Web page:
LinkedIn censors self to launch in China
We hate the laws but we'll agree to them. China needs us more than we need freedom
Business social network LinkedIn has trumped Facebook and Twitter by launching a localised site for China, although the US firm admitted it would be subject to government censorship requirements.
The English language version has been used by professionals in China for over a decade and has over four million users, but the firm needed a Simplified Chinese site in order to tap the 140 million professionals living in the Middle Kingdom, according to LinkedIn China president, Derek Shen.
If it’s successful in this, the firm could boost its global user base by more than 50 per cent from the 277 million members it currently has in over 200 countries.
The new localised site, launched in beta today, will feature integration with Sina and Tencent so that users can import their contacts from the country’s two most popular weibo services, said Shen.
However, as an early version, some features are apparently not yet available – “Groups” being the most notable.
Although the content normally pinged around LinkedIn is unlikely to arouse the ire of China’s censors, the firm has had to be clear upfront that, like any web provider operating in the PRC, it will have to follow strict local laws.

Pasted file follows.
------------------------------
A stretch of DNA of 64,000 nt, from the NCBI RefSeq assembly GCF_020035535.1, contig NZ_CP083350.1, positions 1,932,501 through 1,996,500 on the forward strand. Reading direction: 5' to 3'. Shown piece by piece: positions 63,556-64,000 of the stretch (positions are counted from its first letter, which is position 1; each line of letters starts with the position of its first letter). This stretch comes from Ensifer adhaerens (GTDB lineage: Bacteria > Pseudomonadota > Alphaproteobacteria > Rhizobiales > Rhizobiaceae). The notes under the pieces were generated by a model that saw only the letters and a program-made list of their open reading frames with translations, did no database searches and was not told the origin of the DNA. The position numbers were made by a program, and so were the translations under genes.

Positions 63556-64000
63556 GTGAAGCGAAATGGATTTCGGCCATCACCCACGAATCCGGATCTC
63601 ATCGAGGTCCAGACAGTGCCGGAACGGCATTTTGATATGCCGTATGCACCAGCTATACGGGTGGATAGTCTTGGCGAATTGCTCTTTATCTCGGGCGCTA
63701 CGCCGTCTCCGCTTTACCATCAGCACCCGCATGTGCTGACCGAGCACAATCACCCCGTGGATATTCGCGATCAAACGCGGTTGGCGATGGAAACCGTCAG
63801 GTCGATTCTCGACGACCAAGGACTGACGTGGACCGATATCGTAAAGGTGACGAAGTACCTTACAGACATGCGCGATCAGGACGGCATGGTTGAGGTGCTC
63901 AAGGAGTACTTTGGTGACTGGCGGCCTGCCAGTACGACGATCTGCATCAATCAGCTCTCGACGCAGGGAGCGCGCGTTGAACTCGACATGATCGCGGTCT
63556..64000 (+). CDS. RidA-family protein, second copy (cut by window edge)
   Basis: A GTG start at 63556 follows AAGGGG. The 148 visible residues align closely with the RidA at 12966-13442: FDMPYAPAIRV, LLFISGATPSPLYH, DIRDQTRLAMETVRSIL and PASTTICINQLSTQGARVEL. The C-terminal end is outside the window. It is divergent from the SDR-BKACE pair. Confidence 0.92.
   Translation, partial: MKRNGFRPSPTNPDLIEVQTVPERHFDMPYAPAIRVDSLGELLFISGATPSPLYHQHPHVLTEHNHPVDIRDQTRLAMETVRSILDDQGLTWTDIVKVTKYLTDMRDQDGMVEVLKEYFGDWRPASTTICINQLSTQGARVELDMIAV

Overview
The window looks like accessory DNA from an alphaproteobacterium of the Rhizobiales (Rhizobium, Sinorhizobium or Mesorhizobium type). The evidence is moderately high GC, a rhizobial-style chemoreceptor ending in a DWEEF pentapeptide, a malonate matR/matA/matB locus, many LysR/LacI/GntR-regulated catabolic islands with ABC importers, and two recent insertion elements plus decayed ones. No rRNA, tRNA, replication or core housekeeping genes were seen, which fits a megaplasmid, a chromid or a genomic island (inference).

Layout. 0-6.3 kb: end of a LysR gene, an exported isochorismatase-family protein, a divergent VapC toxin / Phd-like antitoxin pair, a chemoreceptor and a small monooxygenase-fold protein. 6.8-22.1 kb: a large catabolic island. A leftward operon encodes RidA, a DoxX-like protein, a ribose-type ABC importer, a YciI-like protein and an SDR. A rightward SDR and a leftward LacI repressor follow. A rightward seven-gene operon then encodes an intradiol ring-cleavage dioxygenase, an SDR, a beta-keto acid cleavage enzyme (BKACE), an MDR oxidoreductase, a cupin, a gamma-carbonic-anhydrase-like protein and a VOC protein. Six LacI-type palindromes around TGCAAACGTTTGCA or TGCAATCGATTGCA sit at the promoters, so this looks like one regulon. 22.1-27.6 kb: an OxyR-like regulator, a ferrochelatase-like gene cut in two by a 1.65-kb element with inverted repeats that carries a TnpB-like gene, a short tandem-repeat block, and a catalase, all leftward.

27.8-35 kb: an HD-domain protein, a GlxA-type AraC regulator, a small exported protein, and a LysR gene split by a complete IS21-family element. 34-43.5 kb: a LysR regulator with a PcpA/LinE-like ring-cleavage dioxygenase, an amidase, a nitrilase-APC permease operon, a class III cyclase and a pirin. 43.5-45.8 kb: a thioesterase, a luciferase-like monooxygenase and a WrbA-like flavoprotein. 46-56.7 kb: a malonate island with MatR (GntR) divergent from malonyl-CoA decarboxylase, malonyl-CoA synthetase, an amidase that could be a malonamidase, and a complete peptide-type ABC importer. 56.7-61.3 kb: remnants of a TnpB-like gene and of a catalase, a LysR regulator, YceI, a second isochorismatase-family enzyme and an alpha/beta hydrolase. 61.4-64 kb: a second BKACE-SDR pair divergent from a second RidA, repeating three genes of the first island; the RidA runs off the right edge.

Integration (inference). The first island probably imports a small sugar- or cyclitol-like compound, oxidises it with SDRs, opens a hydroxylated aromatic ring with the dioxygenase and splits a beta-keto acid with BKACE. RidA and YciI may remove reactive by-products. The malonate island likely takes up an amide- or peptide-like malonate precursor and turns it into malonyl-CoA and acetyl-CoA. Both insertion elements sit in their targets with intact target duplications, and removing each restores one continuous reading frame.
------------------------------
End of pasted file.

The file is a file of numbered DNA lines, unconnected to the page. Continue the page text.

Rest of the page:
CEO Jeff Weiner explained the following in a blog post announcing the launch:
As a condition for operating in the country, the government of China imposes censorship requirements on internet platforms. LinkedIn strongly supports freedom of expression and fundamentally disagrees with government censorship. At the same time, we also believe that LinkedIn’s absence in China would deny Chinese professionals a means to connect with others on our global platform, thereby limiting the ability of individual Chinese citizens to pursue and realise the economic opportunities, dreams and rights most important to them.
In a nutshell, Weiner and co. decided a censored LinkedIn would still be more beneficial for China’s business professional than no LinkedIn at all.
Or rather, that the prospect of 100m+ extra users was too good an opportunity to turn down because of trifling matter like freedom of expression online.
There are no further details given about exactly how the firm intends to enforce Beijing's censorship requirements, although it's thought that weibo providers like Sina employ thousands of censors to vet and take-down content.
The opportunity for growth in China is even more pronounced in that, unlike in the consumer social networking space, no single domestic rival has managed to dominate the market.
The biggest player LinkedIn will have to take on is probably Tianji, which has over 17 million users. After that there is a long tail of others including Dajie, Ruolin and Hongtao.
LinkedIn’s China push comes thanks to a joint venture with VC giant Sequoia China and private equity firm CBC Capital. ®